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Killing Creative Mortification

3 ways improvisation can teach us to foster creativity.

Photo by Kristopher Roller on Unsplash
Source: Photo by Kristopher Roller on Unsplash

You’re nervous. You’ve been writing and revising this poem for a week. You finally show it to your husband, and he dismisses it with a curt, “Meh.”

You’ve been taking dance lessons for the past month to prepare for your wedding. A week before the big day, your fiancé crushes you with a casual, “I guess some people just can’t dance.”

Or you’ve been toiling away preparing for a work presentation for three days. On the big day, your boss rolls her eyes and interrupts the presentation with, “Does anyone have any good ideas?

Creativity takes courage. We have to put ourselves out there and risk all sorts of feedback, productive or otherwise. Improvement requires perseverance. If we’re ever going to get better at our craft, we have to keep creating.

But sometimes we don’t. Creative suppression and creative mortification can stop us in our tracks and make us give up, either temporarily or permanently. Improv offers us a model for avoiding creative suppression and mortification and for fostering creativity.

What Is Creative Mortification?

Professor and creativity expert Ronald Beghetto defines and distinguishes creative suppression and creative mortification.

Creative suppression is when someone’s creative expression is impeded. This can happen when someone criticizes you or just because you have some self-doubts. As Beghetto states, it’s temporary and relatively harmless.

Creative suppression would be if I volunteered an idea during an office brainstorming session, my boss said it was dumb, so I stopped volunteering any more ideas during that particular meeting.

Creative mortification, no surprises here, is not so harmless. It’s when someone or something kills your creativity… forever. In a paper published in Psychology of Aesthetics, Creativity, and the Arts, Beghetto defines creative mortification as, “The loss of one’s willingness to pursue a particular creative aspiration following a negative performance outcome.”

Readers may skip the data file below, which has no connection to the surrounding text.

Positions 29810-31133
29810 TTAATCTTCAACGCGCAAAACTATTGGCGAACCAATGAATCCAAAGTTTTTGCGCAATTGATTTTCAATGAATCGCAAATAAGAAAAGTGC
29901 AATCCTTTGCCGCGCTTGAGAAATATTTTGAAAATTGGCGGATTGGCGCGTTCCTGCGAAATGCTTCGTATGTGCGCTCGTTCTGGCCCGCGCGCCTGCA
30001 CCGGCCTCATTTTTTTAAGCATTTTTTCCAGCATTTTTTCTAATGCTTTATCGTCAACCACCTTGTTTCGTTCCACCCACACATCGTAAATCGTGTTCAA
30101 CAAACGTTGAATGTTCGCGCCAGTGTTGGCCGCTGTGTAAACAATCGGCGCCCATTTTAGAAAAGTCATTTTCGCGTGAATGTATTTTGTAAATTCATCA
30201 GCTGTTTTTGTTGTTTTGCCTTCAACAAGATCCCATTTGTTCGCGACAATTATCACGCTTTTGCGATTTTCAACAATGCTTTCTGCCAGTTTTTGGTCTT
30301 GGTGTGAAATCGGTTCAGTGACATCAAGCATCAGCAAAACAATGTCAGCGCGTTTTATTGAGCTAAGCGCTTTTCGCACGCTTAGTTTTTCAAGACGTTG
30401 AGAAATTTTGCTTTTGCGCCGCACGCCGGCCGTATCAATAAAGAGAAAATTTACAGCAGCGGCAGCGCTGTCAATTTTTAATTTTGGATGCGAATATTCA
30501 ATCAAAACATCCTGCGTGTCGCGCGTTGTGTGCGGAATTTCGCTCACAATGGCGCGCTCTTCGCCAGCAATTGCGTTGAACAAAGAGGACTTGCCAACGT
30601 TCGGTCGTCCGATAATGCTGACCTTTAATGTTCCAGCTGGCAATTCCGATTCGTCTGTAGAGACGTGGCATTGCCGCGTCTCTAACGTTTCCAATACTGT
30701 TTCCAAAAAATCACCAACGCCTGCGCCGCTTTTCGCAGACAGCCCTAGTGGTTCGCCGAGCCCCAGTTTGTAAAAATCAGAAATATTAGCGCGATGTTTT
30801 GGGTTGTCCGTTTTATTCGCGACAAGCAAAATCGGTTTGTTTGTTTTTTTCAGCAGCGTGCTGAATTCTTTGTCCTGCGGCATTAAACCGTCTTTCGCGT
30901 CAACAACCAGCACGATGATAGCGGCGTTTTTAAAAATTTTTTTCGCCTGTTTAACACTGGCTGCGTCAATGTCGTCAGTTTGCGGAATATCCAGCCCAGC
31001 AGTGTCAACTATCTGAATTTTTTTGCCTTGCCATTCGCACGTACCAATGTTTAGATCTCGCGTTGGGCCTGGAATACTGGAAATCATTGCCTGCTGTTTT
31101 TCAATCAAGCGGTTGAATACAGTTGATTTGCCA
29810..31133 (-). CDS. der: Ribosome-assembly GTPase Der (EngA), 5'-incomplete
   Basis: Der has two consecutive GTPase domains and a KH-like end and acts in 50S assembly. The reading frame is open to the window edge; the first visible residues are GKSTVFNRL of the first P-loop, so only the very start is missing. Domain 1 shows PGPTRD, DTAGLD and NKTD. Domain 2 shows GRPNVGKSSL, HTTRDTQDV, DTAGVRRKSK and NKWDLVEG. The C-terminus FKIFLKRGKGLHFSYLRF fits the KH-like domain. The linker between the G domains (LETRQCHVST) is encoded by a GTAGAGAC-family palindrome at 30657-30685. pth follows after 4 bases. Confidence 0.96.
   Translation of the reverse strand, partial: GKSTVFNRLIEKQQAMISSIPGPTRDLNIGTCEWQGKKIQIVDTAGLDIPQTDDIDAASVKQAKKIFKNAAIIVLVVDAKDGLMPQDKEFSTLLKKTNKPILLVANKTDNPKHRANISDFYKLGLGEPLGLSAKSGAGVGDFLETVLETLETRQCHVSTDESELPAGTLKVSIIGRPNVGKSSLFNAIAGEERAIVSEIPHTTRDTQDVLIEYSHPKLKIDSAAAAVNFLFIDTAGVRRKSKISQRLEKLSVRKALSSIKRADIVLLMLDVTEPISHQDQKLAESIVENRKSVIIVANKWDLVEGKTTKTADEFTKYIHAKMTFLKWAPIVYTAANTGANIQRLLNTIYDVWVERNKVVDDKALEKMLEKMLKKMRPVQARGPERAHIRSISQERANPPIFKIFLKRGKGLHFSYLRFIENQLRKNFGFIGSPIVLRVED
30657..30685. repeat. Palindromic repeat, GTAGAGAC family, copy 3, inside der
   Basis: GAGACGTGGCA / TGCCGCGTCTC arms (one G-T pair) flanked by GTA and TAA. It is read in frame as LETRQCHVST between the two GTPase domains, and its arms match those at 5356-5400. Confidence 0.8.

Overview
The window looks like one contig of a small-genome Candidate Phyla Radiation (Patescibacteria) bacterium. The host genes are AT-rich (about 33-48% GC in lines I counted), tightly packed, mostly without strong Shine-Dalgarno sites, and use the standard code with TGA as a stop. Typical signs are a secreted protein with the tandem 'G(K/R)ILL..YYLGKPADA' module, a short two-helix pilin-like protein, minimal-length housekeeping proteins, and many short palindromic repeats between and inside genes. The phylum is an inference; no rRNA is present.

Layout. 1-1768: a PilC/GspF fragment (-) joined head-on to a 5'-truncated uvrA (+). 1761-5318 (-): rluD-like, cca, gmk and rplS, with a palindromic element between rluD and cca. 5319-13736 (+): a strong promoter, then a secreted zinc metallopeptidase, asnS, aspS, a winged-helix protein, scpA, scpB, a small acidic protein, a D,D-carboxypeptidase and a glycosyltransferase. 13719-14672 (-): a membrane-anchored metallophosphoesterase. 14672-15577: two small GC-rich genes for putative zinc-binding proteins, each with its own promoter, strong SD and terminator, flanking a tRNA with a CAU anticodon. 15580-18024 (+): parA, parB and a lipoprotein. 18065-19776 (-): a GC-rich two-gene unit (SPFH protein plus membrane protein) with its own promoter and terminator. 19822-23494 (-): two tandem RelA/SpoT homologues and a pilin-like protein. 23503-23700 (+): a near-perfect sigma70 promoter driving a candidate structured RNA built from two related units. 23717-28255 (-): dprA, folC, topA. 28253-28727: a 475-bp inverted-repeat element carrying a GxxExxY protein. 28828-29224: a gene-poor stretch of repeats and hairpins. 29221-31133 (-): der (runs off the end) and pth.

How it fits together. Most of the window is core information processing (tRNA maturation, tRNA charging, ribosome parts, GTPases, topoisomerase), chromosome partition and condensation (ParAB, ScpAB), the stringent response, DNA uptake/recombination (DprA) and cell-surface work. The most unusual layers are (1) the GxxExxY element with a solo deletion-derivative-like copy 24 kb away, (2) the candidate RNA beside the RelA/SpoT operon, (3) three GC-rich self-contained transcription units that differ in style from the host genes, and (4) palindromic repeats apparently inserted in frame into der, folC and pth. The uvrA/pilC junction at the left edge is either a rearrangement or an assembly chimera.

Creative mortification would be if someone says your art sucks, so you stop pursuing a career in the arts altogether. Or if you quit your job after that brainstorming session because you thought you weren’t creative or smart enough to hack it in that particular industry.

No one is arguing that we should stop giving others feedback altogether for fear of crushing their dreams. Feedback and criticism are vital parts of the creative process. But I do think creative mortification, as a concept, is important to understand if we want to create more trusting and innovative learning and working environments—environments where creativity flourishes.

Photo by Gage Walker on Unsplash
Source: Photo by Gage Walker on Unsplash

The Role of Shame

Obviously, not everyone is equally prone to creative mortification. One of Beghetto’s studies set out to measure the relationship between creative mortification and factors such as self-conscious emotions, self-theories of competency, and intellectual risk-taking. Basically, he was looking at how people’s emotions, attitudes, and behaviors affected their likelihood of experiencing creative mortification in the first place.

The fascinating take-away is that shame, above all other self-conscious emotions, was the most significant factor in someone experiencing creative mortification. If someone felt ashamed, they were more likely to throw in the creative towel.

Improvisation has a lot to teach us about shame and judgment and could serve as a model for stopping creative mortification in its tracks.

3 Ways Improvisation Kills Creative Mortification

There are three things improv can teach us about preventing creative suppression and mortification.

1. Listening

The first way improvisation can be a model for limiting creative suppression and mortification is its enhanced listening.

In order for scenes to work, improvisers can’t just memorize lines. They have to really listen to all the details in a scene in order to use those details to create more ideas for the scene.